Illustrated Articles

Birds + Pet Services

  • Cockatiels make excellent first birds for families. Larger than budgies and smaller than larger parrots, these entertaining birds are easy to maintain and provide endless hours of entertainment and companionship. They are beautiful flyers and enjoy lots of activity and play. Cockatiels love to chew; therefore, providing bird-safe toys will easily distract them from unwanted destructive chewing. They may be adopted from shelters or purchased from a pet store or a reputable breeder. They require annual, routine veterinary health check-ups to help prevent disease and aid in the maintenance of a long-lasting, healthy relationship between you and your bird.

  • Cockatoos are a suitable family pet for families with elementary school-aged and older children. Their jumpy nature and strong bite make them inappropriate for families with young children. Owning a cockatoo can be like having a small child. These birds are high maintenance both physically and emotionally, as they demand a lot of attention and a great deal of time outside their cages. Without adequate attention, cockatoos sometimes become excessively boisterous and are potentially destructive. Cockatoos need to chew; therefore, providing a continuous supply of non-toxic wood or cardboard bird-safe toys will afford it many hours of entertainment and likely save household items from being destroyed. Cockatoos may be adopted from shelters or purchased from pet stores or reputable breeders. They require annual, routine veterinary health check-ups to help prevent disease and aid in the maintenance of a long-lasting, healthy relationship between you and your bird.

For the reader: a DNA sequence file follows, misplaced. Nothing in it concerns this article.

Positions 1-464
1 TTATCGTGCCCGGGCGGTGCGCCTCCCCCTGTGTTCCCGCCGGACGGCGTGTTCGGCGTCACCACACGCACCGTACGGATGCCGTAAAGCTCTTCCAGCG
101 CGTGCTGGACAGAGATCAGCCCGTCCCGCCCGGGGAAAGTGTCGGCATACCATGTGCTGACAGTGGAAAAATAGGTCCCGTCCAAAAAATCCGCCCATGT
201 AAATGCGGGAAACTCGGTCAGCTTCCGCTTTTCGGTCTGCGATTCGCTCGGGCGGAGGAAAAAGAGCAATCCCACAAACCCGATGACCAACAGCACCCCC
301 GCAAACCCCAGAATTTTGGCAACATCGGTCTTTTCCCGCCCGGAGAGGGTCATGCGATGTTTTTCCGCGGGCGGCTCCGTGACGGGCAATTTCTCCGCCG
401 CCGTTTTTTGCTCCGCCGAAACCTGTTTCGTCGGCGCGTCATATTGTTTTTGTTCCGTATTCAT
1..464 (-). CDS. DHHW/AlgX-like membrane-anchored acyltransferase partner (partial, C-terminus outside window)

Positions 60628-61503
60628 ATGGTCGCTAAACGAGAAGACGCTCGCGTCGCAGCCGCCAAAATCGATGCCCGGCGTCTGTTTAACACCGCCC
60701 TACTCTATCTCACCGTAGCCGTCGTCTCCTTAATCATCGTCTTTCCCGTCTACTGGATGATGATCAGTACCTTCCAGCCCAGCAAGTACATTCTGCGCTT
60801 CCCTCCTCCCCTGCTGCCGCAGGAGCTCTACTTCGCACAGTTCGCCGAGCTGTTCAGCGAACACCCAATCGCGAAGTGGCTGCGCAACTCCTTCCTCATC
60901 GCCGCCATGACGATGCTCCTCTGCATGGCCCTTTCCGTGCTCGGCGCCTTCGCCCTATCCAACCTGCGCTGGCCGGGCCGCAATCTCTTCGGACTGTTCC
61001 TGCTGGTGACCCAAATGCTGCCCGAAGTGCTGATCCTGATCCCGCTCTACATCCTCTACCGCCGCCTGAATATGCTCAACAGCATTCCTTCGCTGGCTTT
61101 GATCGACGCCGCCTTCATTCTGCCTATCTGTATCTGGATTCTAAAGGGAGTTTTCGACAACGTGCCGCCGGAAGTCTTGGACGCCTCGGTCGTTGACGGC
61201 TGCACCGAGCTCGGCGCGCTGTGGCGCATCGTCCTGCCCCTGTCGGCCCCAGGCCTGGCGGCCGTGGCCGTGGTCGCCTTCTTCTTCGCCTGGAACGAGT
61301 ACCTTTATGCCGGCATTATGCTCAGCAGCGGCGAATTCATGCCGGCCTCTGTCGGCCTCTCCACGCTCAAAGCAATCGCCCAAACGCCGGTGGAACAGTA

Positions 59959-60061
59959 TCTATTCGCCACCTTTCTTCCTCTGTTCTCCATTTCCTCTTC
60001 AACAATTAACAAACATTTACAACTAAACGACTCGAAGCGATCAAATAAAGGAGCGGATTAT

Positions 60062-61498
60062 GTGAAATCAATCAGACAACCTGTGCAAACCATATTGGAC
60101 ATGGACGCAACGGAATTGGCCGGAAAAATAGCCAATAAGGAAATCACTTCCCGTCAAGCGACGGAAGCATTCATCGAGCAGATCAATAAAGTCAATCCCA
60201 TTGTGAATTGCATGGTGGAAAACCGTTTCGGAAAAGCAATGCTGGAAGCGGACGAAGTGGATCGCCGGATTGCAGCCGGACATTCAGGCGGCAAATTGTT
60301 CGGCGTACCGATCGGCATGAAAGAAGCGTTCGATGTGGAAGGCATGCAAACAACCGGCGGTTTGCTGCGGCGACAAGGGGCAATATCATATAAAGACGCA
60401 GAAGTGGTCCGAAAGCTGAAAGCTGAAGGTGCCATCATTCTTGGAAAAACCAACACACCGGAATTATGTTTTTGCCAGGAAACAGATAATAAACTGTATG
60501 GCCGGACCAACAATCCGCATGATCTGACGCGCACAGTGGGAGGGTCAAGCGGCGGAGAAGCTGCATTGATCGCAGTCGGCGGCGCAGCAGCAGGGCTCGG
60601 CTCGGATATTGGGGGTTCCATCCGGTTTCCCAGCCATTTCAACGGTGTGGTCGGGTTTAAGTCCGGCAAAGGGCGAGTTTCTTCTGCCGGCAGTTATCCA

• Pet birds often become ill when they are not cared for or fed appropriately. Birds can develop infections with bacteria such as Chlamydia psittaci and parasites such as Giardia. They also commonly suffer from reproductive problems, such as egg binding and reproductive tumors. Many feather-pick when psychologically stressed or sexually frustrated. Birds on all-seed, high-fat diets may become obese and develop fatty liver syndrome. Older birds may develop cloacal papillomas or cancer. Your veterinarian familiar with birds will formulate an appropriate diagnostic and treatment plan if your pet bird becomes ill.

  • The complete blood count (CBC) assesses different parameters of the cells in the blood including total number, appearance, size, and shape. Red blood cells, white blood cells, and platelets comprise the cellular component of the blood. Changes in the red blood cells can affect oxygen delivery from the lungs to the blood. Changes in the white blood cells can indicate infection, inflammation, and cancer. Platelets are needed for adequate blood clotting so decreased numbers can raise concern for spontaneous bleeding.